No Map Love at WWDC 2014.

3D-Maps-iconBefore today’s WWDC, there were a lot of hints that there would be some big announcements from Apple on new features for maps as part of the iOS8/Yosemite launch. Most of the speculation was on transit routing, including a pretty detailed review from 9to5Mac, complete with screen shots.  So I watched the Tim & Craig show from start to finish, and here’s what I saw:  Nothing.

That’s not strictly true.  In fact you saw a lot of quick shots of maps integrated into many of the new things that Apple did announce:  maps in Notifications, Calendars, Messenger, Family Sharing, Photos and probably a few others that snuck in while my attention lagged. That by itself says something:  Maps are a utility that will be threaded throughout the Apple applications.  That’s not new; Google has been doing that on its services for a while but it did come though in the presentation.  But there was no big news, no big feature or even any real mention of maps at all (except a weird nod to maps in China at the very end).

That’s a little surprising given that Apple has been making a big push on maps for the last year.  Five of their thirteen acquisitions in 2013 were in mapping and location technologies (if you count Broadmap) and they have consistently had a pretty staggering set of job reqs posted for engineers in the Apple Geo team.  And they’ve been hiring some pretty good people.  So I was surprised not to see anything at WWDC. What are all those people doing over there anyway?

Since Apple never tells me anything, I can only guess.  Here are my guesses:

  1. “Hey, We’ve fixed this” doesn’t play at WWDC: Two years ago, Apple famously over-promised and under-delivered on maps at WWDC.  Since then, they have done a really good job of correcting many of the issues with data.  Two of their acquisitions were aimed at this as were a lot of the hires they have made. Today, Apple maps work well.  I’d argue that Google still wins in search and geocoding but Apple has a very nice product.  But pointing out that the basic stuff works now isn’t good theatre and WWDC is nothing if not theatre. (Note: I hear rumblings about the data overseas…I am not sure if non-US users would agree that it is “fixed”.)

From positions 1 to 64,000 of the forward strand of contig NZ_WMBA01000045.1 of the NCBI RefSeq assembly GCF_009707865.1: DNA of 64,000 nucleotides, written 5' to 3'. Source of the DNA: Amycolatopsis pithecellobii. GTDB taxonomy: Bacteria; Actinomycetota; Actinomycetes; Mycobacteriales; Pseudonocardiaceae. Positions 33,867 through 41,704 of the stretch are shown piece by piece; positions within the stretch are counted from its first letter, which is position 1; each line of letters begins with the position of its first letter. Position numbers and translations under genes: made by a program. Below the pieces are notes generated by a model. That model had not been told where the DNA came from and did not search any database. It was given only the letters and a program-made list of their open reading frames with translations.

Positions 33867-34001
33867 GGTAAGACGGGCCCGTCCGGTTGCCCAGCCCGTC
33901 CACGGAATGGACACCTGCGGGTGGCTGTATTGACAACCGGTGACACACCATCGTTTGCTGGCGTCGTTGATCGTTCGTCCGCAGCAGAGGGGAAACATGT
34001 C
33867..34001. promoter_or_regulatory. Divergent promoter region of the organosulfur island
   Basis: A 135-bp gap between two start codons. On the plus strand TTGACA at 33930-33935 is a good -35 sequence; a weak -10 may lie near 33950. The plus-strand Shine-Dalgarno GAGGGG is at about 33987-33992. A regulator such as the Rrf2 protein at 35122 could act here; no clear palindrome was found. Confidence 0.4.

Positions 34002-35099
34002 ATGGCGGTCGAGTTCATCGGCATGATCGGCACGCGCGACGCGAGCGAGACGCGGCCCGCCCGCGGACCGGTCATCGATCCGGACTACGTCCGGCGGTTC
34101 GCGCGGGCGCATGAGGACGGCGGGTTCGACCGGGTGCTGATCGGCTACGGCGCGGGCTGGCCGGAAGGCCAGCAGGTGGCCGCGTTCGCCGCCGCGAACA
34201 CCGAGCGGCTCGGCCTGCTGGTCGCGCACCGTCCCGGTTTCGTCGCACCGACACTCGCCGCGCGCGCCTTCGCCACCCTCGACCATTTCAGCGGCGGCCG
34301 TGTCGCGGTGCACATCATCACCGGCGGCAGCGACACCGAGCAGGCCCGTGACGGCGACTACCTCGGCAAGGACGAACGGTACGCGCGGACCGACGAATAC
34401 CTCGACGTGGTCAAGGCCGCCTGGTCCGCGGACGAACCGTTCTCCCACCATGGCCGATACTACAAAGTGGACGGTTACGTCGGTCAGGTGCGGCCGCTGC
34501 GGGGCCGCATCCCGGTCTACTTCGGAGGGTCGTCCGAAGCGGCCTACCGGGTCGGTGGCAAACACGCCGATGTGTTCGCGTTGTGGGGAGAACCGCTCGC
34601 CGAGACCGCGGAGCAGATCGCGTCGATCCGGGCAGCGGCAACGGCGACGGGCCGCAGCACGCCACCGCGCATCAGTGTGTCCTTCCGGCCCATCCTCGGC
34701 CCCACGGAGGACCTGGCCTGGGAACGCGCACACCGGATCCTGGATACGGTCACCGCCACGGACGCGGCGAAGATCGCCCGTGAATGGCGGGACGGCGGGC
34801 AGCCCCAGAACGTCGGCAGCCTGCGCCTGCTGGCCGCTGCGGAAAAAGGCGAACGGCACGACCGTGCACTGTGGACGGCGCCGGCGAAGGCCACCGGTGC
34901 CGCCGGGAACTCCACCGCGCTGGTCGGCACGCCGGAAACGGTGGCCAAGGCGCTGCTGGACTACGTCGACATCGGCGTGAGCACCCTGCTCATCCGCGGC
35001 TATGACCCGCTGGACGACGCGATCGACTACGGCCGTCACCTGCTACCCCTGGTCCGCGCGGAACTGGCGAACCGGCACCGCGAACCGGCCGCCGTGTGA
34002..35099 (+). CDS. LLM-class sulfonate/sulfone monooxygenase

2. “We’ve got that too” doesn’t play either: I suspect Apple is coming out with transit routing (courtesy of Hopstop and Embark team/tech), but why highlight a feature that you were roundly criticized for not having and just now come out with…especially if it only gets you parity with your competitor? Transit routing should have been in v1.0 instead of Flyover. Coming out with it two years late doesn’t get you many points unless you do something dramatically better.  From the previews, it doesn’t.
  3. They don’t have anything to say on their own data…yet: I believe that Apple is at a competitive disadvantage to Google because they don’t own their own data. In just one example, Mike Blumenthal detailed the time it takes for Apple to correct map data (working through their data supplier) vs Google (one year vs two weeks). Given the resources Apple is putting into Geo, I think they will address this some day.  But today was not the day.

Ultimately, it remains to be seen if Apple views maps as an area where they can establish competitive advantage or if they are just shooting for “good enough”. There is a case for good enough. Usage numbers show that if the default map is serviceable, it will get a lot of users just by being the default. Most people just don’t download an alternative unless they need to. That’s important because it means that they don’t need to be in the arms race with Google.  It allows Apple to offer maps as a utility for all those other properties where it popped up in today’s talk. It will also be important to have a good navigation experience in order for CarPlay to be effective, but I think their nav app has been good since day 1 (once you get the destination right). Unlike Google, Apple doesn’t need to drive a compelling local search experience off their maps.  Maybe good enough is good enough.

But they’re hiring some really good people and putting a lot into maps.  I don’t think you attract those people to a vision of building a good-enough product. I still believe (hope, maybe) that there is more to come from the Apple Geo team, if not at WWDC 2014, at some event in the future.